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Madrid's Prado Suffers Drop in Visitor Numbers

Madrid's prestigious Prado Museum said Tuesday that visitor numbers were down slightly last year despite some star exhibitions, such as one by English master J.M.W. Turner.

Some 2.732 million people visited the Prado in 2010, down from 2.764 million the previous year and the first decline since it opened a new ultra-modern wing in 2007.

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Iran Shops Banned from Selling Valentine Gifts

Shops in Iran have been banned from selling Valentine cards and gifts as the traditional lovers' day gains increasing popularity in the Islamic republic, the ILNA news agency reported on Sunday.

"In the run-up to Valentine's Day on February 14 the printing works owners' union issued a directive banning the printing and distribution of any goods promoting this day," ILNA news agency reported.

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Palestinian Psychiatrist Wins Olof Palme Prize

Palestinian psychiatrist Eyad El-Sarraj on Tuesday won the 2010 Olof Palme Prize for his "self-sacrificing and indefatigable struggle for common sense, reconciliation, and peace" in the Middle East, the Swedish jury said.

El-Sarraj, who in 1977 became the first psychiatrist to practice in Gaza, is the founder of the Gaza Community Mental Health Program (GCMHP), a non-governmental organization focused on improving the mental well-being in the Palestinian community.

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Cretan Tools Point to 130,000-Year-Old Sea Travel

Archaeologists on the island of Crete have discovered what may be evidence of one of the world's first sea voyages by human ancestors, the Greek Culture Ministry said Monday. A ministry statement said experts from Greece and the U.S. have found rough axes and other tools thought to be between 130,000 and 700,000 years old close to shelters on the island's south coast.

Crete has been separated from the mainland for about five million years, so whoever made the tools must have traveled there by sea (a distance of at least 40 miles). That would upset the current view that human ancestors migrated to Europe from Africa by land alone.

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Climate Change Makes Indian Tea Taste Different

Tea growers in northeastern India say climate change has hurt the country's tea crop, leading not just to a drop in production but also subtly altering the flavor of their brew.

Tropical Assam state, with its high humidity and lush greenery, is India's main tea growing region, producing nearly 55 percent of the country's enormous tea crop. Overall, India accounts for 31 percent of global tea production.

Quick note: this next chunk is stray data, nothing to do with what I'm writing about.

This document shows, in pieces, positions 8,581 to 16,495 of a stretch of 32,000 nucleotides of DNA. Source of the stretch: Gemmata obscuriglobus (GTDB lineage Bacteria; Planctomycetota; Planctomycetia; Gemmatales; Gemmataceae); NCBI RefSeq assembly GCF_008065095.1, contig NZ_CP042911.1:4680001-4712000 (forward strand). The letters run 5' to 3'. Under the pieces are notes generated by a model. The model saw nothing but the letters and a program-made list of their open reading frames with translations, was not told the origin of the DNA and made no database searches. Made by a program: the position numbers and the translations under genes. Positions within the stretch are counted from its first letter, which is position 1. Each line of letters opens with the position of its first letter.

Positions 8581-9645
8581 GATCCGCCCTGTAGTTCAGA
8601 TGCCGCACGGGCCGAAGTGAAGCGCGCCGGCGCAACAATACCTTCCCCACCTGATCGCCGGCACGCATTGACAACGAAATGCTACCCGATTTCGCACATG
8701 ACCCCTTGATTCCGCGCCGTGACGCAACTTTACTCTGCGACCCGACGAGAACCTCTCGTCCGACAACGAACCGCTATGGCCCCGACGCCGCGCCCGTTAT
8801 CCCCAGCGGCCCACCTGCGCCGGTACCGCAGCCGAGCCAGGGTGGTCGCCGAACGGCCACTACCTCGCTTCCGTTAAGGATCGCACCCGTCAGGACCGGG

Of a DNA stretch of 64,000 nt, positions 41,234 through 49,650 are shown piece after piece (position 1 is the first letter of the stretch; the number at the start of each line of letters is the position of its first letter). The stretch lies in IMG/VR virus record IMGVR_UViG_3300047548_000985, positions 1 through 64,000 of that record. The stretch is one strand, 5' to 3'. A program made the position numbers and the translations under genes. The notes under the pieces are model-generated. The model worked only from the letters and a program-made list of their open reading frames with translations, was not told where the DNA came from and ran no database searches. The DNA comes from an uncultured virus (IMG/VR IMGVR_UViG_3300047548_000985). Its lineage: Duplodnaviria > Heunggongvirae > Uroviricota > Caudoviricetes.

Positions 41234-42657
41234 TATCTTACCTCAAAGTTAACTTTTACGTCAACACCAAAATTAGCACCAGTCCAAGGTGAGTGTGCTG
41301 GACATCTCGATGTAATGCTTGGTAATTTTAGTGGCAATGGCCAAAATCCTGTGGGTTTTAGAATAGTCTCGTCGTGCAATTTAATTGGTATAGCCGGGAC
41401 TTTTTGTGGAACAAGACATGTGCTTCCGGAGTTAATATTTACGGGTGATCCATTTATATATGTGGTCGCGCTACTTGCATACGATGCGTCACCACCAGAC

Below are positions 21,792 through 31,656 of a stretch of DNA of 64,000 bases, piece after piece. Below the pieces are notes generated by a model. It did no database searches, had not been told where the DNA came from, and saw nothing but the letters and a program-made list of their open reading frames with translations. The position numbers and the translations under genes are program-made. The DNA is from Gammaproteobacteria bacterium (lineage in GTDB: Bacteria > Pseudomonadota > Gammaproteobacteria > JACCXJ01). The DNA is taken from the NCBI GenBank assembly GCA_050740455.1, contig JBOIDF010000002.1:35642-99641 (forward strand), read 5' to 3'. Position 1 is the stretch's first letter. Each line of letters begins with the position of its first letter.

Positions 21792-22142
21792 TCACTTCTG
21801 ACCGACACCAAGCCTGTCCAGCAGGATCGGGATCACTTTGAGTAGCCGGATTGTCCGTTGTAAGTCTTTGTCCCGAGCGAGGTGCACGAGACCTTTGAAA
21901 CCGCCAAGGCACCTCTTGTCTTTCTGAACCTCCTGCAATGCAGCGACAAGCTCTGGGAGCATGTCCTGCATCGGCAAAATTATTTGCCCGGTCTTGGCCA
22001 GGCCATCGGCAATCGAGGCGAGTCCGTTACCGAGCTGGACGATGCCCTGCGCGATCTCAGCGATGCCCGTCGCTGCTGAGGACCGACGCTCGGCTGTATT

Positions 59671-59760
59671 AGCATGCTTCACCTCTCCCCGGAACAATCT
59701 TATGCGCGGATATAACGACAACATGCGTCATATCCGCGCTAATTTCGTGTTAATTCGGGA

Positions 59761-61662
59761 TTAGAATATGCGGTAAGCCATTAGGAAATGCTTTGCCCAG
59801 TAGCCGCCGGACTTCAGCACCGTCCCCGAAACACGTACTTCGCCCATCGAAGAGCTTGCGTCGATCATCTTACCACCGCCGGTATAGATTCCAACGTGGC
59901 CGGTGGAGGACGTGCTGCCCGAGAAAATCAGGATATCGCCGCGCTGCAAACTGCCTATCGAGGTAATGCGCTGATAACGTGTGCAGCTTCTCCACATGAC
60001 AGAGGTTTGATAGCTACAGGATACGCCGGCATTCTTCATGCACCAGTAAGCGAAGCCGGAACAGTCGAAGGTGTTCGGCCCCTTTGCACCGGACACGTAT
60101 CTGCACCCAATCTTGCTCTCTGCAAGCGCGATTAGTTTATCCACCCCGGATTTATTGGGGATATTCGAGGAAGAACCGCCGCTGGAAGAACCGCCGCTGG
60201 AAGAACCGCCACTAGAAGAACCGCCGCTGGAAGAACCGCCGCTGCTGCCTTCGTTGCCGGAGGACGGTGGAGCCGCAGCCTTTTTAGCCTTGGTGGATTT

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Indians Get Angrier as Society Changes

With its religious retreats for meditation and yoga, India has long been sought out by Western visitors eager to escape the rat race and return home better prepared to face life's challenges.

Big cities like New Delhi and Mumbai, however, are becoming anything but havens of spiritual calm and inner peace for ordinary Indians, as the country's economy grows and more people leave the rural heartlands in search of prosperity.

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‘Hyphen Islam-Christianity’ Wins France-Lebanon 2011 Award

A 700‐page collector’s book called ‘Hyphen Islam-Christianity’ has been awarded with a Special Mention within the contest France‐Lebanon 2011 organized by the French‐writing Authors’ Association (ADELF) in France.

The book which was written by Joelle Sfeir and Nada Raphael is a human voyage into the heart of Lebanon, beyond all the preconceived ideas and political discourses.

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China Uncovers 2,400-year-old Pot of Soup

Chinese archaeologists believe they have discovered a 2,400-year-old pot of soup, sealed in a bronze cooking vessel and dug up near the ancient capital of Xian, state press said Monday.

"It's the first discovery of bone soup in Chinese archaeological history," the Global Times quoted Liu Daiyun of the Shaanxi Provincial Institute of Archaeology as saying.

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Suleiman: Lebanese Nationalism-Arab Belonging Important in Nation Building

President Michel Suleiman said Wednesday that the choice of Beirut as host of the Arab Thought Conference is an acknowledgment of Lebanon’s role in the service of Arab culture.

“The Lebanese challenge to allow all sects to participate in decision-making … increases our responsibilities” amid efforts by some people to thwart such attempts, Suleiman said during the opening of the conference at the Phoenicia intercontinental hotel in Beirut.

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Salzburg Festival to Stage All Three Mozart-Da Ponte Operas

Mozart's three greatest and best-loved operas -- "Don Giovanni", "Cosi fan tutte" and "The Marriage of Figaro" -- will top the bill at next year's Salzburg Festival, the organizers announced Wednesday.

German director Claus Guth will rework his recent readings of Mozart's three so-called "Da Ponte" operas, which he wrote with librettist Lorenzo Da Ponte, for the 2011 edition of the ultra-swank annual summer extravaganza.

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